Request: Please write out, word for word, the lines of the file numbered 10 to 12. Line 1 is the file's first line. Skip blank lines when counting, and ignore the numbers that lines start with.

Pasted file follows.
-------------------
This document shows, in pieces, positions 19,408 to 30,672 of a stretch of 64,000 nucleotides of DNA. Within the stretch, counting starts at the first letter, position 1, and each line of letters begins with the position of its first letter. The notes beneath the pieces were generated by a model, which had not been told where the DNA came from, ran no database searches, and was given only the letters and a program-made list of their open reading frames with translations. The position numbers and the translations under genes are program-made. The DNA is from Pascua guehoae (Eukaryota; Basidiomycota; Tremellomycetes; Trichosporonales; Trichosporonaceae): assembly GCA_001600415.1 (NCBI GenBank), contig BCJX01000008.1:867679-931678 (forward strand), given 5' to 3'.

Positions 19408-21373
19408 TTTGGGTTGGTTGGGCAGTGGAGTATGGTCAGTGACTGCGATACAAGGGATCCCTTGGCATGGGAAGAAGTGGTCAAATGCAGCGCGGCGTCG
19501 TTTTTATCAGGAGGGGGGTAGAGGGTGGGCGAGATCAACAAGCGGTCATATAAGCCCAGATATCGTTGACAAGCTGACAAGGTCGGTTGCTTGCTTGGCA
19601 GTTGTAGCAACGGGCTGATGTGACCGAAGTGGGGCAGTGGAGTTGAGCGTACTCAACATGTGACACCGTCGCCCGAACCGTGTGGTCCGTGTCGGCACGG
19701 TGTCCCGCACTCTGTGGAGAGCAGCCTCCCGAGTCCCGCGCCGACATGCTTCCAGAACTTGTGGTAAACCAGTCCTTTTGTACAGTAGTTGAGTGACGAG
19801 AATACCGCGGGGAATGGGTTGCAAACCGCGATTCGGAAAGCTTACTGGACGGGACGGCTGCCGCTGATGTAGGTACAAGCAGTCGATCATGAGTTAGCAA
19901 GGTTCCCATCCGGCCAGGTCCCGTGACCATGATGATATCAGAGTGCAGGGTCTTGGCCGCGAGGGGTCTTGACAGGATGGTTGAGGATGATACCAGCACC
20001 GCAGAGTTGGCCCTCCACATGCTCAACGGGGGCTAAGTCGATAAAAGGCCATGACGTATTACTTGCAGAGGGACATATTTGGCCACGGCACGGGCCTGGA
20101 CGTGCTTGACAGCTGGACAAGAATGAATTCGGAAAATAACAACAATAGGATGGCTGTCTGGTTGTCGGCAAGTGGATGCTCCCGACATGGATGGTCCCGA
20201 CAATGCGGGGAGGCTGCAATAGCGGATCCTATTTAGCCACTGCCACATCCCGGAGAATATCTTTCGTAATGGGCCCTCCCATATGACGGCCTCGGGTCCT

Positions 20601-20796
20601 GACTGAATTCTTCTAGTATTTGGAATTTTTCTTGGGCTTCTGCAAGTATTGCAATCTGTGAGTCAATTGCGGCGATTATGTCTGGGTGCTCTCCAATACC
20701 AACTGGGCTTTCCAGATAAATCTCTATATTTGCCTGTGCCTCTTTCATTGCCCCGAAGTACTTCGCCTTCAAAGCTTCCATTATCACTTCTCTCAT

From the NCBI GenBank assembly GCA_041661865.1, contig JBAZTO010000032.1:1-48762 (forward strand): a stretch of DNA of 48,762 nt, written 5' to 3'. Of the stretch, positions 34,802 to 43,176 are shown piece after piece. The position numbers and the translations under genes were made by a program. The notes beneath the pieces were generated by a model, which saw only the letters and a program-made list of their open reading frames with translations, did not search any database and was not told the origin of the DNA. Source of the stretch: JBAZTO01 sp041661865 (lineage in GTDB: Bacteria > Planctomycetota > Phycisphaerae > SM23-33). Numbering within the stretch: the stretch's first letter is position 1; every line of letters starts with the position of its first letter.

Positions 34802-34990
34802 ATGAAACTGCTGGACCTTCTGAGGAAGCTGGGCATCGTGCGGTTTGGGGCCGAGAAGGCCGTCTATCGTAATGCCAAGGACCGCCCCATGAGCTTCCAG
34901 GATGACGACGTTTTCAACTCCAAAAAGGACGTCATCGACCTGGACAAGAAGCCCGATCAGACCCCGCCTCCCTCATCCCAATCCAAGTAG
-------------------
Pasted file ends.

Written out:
20101 CGTGCTTGACAGCTGGACAAGAATGAATTCGGAAAATAACAACAATAGGATGGCTGTCTGGTTGTCGGCAAGTGGATGCTCCCGACATGGATGGTCCCGA
20201 CAATGCGGGGAGGCTGCAATAGCGGATCCTATTTAGCCACTGCCACATCCCGGAGAATATCTTTCGTAATGGGCCCTCCCATATGACGGCCTCGGGTCCT

Positions 20601-20796